School-Science-Community Triangle Initiative (SCSTI)

Duration: 2018-2022

This project aims at innovating education for sustainable development in that it reorients teaching content towards what is defined as relevant and current by the community in which the project schools operate. Schools are linked to community needs, which allows for dialoguing between different generations about current and future developments of sustainability. Thus, the project accommodates what has been called the “people-oriented development”, “owned and articulated around the socioeconomic and cultural aspirations of the people” (CESA 2016-25, p. 10-11). Consequently, education for sustainable development departs from on-site investigation instead of completing existing frameworks.

The first project phase encompassed workshops with community members of the school site in Mfou, Cameroon, including farmers, teachers as well as educational and administrative authorities. Workshops with educational and administrative authorities brought to light the pedagogical needs of the context, namely the needed practice orientation of school education. Practice orientation in this context means the linkage of teaching and learning in schools to real life problems as well as new pedagogical approaches such as inquiry-based learning, group work, field trips, critical thinking etc. The result of the workshops with farmers and other community members targeted the problem of neglected cocoa production in the region by emphasizing a need for more sustainability of cocoa production.

A team of Cameroonian and Swiss teacher educators developed together with the teachers of Lycée Classique of Mfou new and comprehensive teaching material thematizing sustainable cocoa production. Part one deals with the scientific approach to cocoa production based on newest scientific research mostly from research of Prof. Dr. Johan Six, ETH Zürich. Part two is based on new approaches to geography research, namely emotional, affective and non-representational geographies (e.g. Nigel Thrift, Caroline Schurr and others). This approach targets the everyday life of cocoa farmers, their emotional and affective linkages to cocoa production, their hopes, needs, practices and so on. Students engage with this everyday life by investigative means such as qualitative interview forms, field trips and so on. Departing from the student’s personal intensities, experiences, curiosity and emotional engagement, they design an investigative project in groups. The final conclusion is made out of the personal experiences with the farmers. A communicative event at the end of the project links their experiences back to the community.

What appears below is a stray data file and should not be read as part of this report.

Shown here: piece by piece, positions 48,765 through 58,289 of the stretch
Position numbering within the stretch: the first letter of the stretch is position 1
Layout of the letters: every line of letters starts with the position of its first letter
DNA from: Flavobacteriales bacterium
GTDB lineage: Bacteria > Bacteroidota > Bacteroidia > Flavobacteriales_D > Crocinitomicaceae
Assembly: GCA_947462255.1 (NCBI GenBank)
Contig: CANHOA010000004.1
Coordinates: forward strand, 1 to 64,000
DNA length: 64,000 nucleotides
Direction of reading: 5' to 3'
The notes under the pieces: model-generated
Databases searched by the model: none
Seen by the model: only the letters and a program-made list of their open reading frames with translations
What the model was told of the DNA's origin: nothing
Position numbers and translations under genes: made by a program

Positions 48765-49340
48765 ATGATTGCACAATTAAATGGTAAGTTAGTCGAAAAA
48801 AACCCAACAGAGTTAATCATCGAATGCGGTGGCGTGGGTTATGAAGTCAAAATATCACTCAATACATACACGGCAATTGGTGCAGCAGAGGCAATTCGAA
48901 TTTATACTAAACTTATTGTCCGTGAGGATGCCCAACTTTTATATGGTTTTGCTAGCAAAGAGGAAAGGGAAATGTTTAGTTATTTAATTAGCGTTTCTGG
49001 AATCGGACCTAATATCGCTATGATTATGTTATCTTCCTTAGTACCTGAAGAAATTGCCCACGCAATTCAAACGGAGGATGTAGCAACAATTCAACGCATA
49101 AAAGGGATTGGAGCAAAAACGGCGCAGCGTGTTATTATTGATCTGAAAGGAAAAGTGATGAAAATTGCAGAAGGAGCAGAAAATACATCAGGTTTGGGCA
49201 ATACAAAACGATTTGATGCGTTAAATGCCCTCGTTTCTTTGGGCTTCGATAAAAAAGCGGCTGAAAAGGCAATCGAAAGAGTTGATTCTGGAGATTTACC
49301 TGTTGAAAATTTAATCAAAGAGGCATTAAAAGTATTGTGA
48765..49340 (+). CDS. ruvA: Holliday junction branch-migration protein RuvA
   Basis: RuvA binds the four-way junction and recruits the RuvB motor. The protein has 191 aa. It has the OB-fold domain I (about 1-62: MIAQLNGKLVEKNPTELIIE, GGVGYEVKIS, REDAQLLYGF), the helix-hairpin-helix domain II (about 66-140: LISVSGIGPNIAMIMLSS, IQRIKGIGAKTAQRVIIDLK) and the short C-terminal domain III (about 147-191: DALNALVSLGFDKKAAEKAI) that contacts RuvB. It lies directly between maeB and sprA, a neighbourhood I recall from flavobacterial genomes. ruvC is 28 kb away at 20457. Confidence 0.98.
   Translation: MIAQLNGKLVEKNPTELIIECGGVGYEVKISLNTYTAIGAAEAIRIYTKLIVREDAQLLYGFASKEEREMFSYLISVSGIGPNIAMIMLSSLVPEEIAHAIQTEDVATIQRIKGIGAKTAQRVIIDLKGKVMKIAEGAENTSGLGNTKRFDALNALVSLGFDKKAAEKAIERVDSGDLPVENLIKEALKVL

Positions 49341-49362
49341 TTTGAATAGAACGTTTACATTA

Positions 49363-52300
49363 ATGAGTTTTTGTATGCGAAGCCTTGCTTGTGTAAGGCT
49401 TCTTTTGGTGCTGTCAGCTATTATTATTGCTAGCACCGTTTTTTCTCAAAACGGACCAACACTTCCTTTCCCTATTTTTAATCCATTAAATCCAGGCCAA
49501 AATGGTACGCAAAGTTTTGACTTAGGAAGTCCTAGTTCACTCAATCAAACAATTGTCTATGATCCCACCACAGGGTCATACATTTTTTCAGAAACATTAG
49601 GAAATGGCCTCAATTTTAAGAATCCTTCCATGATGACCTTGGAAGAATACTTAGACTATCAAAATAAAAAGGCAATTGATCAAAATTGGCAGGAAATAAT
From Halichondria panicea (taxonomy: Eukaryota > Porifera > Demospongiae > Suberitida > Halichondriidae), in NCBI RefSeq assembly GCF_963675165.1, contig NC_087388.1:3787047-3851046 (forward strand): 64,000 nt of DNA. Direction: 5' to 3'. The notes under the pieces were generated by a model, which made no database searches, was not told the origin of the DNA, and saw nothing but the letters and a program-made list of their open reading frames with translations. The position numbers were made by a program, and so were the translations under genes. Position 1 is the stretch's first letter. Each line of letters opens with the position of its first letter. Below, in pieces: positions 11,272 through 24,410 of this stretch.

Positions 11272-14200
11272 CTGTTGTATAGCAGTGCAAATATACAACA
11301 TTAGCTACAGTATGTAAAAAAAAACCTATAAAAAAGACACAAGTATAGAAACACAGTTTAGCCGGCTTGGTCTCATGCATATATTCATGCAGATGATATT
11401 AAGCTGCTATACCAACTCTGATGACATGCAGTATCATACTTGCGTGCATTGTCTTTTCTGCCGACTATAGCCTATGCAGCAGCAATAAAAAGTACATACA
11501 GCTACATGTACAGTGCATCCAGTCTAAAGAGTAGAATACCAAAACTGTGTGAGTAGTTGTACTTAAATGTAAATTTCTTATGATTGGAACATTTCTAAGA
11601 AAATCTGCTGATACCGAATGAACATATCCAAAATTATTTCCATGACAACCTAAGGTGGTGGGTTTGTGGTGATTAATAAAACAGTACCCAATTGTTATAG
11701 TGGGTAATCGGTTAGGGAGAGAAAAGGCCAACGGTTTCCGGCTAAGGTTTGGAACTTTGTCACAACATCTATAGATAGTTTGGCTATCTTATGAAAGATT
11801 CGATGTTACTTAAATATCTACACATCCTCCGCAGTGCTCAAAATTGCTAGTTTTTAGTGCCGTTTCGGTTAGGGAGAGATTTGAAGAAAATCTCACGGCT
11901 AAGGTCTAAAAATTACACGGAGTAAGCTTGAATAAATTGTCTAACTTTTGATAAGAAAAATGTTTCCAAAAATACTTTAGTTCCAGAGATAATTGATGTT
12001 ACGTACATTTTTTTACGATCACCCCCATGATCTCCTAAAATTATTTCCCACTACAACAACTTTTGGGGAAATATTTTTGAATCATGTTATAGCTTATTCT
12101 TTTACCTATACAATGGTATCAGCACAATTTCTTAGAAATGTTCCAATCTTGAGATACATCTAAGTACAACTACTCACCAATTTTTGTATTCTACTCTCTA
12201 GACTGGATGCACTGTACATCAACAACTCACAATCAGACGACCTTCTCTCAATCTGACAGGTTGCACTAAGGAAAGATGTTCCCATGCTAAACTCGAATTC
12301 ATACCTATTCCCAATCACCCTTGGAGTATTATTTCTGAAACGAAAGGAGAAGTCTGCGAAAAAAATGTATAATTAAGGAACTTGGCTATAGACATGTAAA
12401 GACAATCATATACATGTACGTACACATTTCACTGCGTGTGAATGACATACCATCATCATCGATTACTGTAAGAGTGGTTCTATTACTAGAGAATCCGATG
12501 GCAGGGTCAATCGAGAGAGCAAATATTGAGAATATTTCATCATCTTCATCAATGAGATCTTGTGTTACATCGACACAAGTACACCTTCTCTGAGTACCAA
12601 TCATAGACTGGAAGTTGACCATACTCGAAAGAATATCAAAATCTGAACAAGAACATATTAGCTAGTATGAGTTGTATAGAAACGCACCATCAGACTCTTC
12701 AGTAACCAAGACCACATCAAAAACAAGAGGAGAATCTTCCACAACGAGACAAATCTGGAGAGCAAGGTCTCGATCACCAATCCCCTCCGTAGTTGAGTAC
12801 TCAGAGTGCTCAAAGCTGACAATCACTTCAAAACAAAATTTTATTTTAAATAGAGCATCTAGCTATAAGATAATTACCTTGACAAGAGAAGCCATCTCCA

African-European School Dialogue

Duration: 2023-2025

The project aims to bring together teachers and students within secondary school education from Cameroon, Tanzania and Europe to facilitate a reciprocal dialogue on how teaching and textbooks address the respective other context (teaching about Africa in Europe, teaching about Europe in Africa). As textbook analysis has shown, geography textbooks for example continue to address “Africa” from a Eurocentric perspective, whilst in some African contexts, the teaching about Europe has been completely suspended or marginalized. This leads on both sides to distorted perspectives, which can turn into socially and politically problematic ways of thinking about the other.

John W. Meyer's World Polity Theory acts as a theoretical background for criticallay revising reciprocal biases. A design thinking approach leads the teachers of three schools in Cameroon, Tanzania and Switzerland through the project. Online and onsite workshops bring teachers of two continents together to empathise with their pupils, to reciprocally work against biases and to jointly develop new teaching content and methodology. Onsite visits in Switzerland, Cameroon and Tansania allow teachers to acquire experience-based learning about the respective other context.